SRINAGAR: The relations between the Peoples Democratic Party and the BJP are likely to come under further strain due to the lack of any major announcement for Jammu and Kashmir in the union budget which has also left the business community seething in anger.

According to the party insiders, the PDP leadership was expecting the BJP to break the ice by setting aside some budgetary allocation for the J&K which would have enabled the state to buy back two key power projects presently under the control of Centre-owned NHPC.

"I would not be honest if I say that we (PDP) are not disappointed. There were expectations of some JK-specific measures in the budget, which hasn't happened. I don't know what is happening behind the scenes but this will further strain our relations (with the BJP)," a senior PDP leader, who didn't want to be named, said.

The two parties have been holding back channel negotiations with two senior leaders - Dr Haseeb Drabu and Dr Amitabh Mattoo, who are camping in the national capital and meeting senior BJP leaders to break the ice over government formation in J&K which slipped under governor's rule on January 8, a day after the demise of chief minister Mufti Mohammad Sayeed.

Former chief minister and National Conference president Dr Farooq Abdullah said he was “very disappointed” that the Centre hasn't announced any special allocations for Jammu and Kashmir.

“It is very disappointing that the Union Finance minister did not announce any special allocation for the state and especially for Kashmir. People had expected that the Centre will make some announcements for the state. We are lagging behind economically,” Abdullah said.

His party National Conference trained guns at the PDP president Mehbooba Mufti over the "shocking omission" of relief package for J&K in the union budget. In a statement, the party said the omission has shown that PDP was in an alliance with the BJP for its "own partisan interests and not for the political or economic interests” of J&K.

“PDP leaders had promised there would be something concrete for J&K in the Union Budget. Leave alone the possibility of something ‘special’ for the state, there is a complete lack of mention of the state and its pressing needs in the aftermath of the devastating floods of 2014 which has completely shattered the state’s tourism and manufacturing industry,” an NC spokesman said.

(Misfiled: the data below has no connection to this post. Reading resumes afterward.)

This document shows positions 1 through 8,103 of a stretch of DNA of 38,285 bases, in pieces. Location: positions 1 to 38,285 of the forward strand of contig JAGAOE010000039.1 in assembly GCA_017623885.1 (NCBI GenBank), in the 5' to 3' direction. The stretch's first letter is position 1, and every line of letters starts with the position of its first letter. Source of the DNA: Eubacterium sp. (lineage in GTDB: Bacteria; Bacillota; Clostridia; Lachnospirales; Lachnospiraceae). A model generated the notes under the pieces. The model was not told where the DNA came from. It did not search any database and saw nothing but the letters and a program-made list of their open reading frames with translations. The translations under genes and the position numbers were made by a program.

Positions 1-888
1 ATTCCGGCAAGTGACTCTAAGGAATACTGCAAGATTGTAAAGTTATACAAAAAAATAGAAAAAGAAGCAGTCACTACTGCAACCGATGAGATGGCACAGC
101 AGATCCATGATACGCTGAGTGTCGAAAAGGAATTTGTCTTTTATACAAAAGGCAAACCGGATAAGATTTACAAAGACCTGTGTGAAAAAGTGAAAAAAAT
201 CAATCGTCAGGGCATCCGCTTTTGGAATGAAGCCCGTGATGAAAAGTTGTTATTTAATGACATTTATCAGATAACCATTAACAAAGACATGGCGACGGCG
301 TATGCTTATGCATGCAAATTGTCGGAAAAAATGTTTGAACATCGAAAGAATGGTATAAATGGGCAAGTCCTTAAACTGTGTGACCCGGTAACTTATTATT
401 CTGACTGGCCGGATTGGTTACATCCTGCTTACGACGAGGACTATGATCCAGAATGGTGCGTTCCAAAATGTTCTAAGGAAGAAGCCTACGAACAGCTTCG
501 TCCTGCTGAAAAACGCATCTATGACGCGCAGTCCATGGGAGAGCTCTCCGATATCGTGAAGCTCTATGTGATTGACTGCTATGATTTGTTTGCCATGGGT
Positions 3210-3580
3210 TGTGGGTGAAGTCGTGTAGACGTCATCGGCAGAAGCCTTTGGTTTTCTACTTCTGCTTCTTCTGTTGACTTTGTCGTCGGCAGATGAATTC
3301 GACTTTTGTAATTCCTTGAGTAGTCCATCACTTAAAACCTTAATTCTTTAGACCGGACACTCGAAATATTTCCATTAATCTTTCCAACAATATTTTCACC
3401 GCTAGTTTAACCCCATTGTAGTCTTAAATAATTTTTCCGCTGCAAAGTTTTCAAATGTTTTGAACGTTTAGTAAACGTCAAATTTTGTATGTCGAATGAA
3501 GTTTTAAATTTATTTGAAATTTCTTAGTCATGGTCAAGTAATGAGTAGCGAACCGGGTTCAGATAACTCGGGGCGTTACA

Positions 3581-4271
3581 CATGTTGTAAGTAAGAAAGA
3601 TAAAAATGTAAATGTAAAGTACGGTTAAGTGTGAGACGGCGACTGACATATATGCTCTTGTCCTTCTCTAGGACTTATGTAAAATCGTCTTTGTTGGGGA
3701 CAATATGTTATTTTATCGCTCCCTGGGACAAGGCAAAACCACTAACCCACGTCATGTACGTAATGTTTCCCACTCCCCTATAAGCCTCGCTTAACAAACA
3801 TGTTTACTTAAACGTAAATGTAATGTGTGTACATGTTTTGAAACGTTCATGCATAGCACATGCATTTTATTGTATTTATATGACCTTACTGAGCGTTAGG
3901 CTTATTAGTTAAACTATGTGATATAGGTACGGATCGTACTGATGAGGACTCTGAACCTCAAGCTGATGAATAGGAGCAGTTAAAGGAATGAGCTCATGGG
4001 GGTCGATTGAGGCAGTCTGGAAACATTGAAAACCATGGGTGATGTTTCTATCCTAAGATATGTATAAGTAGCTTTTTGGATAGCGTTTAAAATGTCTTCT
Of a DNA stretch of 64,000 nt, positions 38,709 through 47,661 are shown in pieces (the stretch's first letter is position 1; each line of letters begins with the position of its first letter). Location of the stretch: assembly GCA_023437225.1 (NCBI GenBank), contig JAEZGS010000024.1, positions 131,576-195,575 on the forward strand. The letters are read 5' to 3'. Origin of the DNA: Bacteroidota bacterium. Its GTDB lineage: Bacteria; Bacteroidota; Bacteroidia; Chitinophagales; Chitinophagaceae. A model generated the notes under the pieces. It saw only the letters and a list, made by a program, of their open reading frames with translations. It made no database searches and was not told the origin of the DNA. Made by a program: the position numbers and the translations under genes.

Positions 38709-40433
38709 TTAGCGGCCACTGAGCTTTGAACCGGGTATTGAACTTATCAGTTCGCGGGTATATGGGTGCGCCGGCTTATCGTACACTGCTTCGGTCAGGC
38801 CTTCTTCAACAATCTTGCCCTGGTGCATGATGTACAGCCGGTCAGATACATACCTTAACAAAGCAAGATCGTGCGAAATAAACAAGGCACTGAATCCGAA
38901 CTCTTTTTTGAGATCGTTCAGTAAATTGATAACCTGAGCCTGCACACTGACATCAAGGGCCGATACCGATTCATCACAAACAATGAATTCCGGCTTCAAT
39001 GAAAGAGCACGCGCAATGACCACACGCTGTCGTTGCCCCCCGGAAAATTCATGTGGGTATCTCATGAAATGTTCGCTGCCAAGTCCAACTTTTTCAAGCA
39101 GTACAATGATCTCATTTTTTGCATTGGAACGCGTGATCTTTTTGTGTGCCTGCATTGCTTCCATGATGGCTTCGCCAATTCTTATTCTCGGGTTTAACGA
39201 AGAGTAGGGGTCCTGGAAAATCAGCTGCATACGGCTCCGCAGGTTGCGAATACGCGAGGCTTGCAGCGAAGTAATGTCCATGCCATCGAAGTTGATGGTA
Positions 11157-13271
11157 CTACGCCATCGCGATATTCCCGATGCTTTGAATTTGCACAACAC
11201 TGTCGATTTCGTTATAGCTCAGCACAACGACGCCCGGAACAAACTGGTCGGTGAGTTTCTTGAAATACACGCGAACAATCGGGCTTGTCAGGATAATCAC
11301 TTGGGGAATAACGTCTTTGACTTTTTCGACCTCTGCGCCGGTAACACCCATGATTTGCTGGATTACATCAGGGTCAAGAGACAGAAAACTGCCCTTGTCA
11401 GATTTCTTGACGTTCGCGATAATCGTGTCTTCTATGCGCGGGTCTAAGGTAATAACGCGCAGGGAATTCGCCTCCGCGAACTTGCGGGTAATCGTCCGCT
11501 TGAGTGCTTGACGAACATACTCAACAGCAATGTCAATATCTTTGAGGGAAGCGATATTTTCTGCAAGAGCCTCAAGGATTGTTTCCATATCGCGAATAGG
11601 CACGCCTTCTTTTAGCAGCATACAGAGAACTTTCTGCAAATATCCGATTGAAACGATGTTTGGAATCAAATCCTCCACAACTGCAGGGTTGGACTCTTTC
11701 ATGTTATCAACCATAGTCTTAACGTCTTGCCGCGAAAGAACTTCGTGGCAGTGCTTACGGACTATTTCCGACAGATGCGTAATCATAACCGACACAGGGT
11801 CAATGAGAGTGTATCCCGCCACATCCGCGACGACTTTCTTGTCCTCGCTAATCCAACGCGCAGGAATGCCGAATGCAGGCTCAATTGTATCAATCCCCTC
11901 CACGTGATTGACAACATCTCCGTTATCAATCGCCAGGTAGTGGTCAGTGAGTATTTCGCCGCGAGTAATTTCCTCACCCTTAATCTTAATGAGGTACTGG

Meanwhile, the business community in Kashmir Valley also expressed disappointment with the union budget. Kashmir Chamber of Commerce and Industry president, Mushtaq Ahmad Wani, said the traders had hoped that the Government of India will announce tax holiday for Kashmir.

“The budget is a disappointment for the state and particularly for Kashmir. We were demanding tax holiday for Kashmir because of the flood in 2014 affected our trade to a huge extent. But it was not announced. We were expected special incentives for handicrafts because our export in handicrafts declined after flood. It too was not announced,” Wani said.

Kashmir Traders and Manufacturers Association, Mohammad Yasin Khan said the traders in the Valley had expected that the Government of India will announce rebate in tax for the state which have been severely affected by flood in 2014. “The BJP government in New Delhi was aware of the magnitude of the devastation wrought by the 2014 flood. Despite that the budget appears hollow for us,” Khan said.

He said that due to the coming fruit season, the traders had hoped that the central government would announce in the budget some reduction in fares for the transporters. “Reduction in fares would facilitate the transport of Kashmiri fruits to different fruit markets. It would surely have given fillip to our trade and the fruit industry,” he said.

Showkat Choudhary, Kashmir Economic Alliance Chairman, said the budget will bring more miseries to the people of the state. “The GoI has increased the defense budget which will obviously impact Kashmiri people as the Centre government will procure new weapons to use against the people here,” Choudhary said.

Industry leader and social activist, Shakeel Qalander, termed the budget as “great disappointment” for the state. “The budget has proved that the GoI treats Kashmir with a discriminatory approach. People affected by flood has expected some relief to be announced but the GoI ignored them,” he said.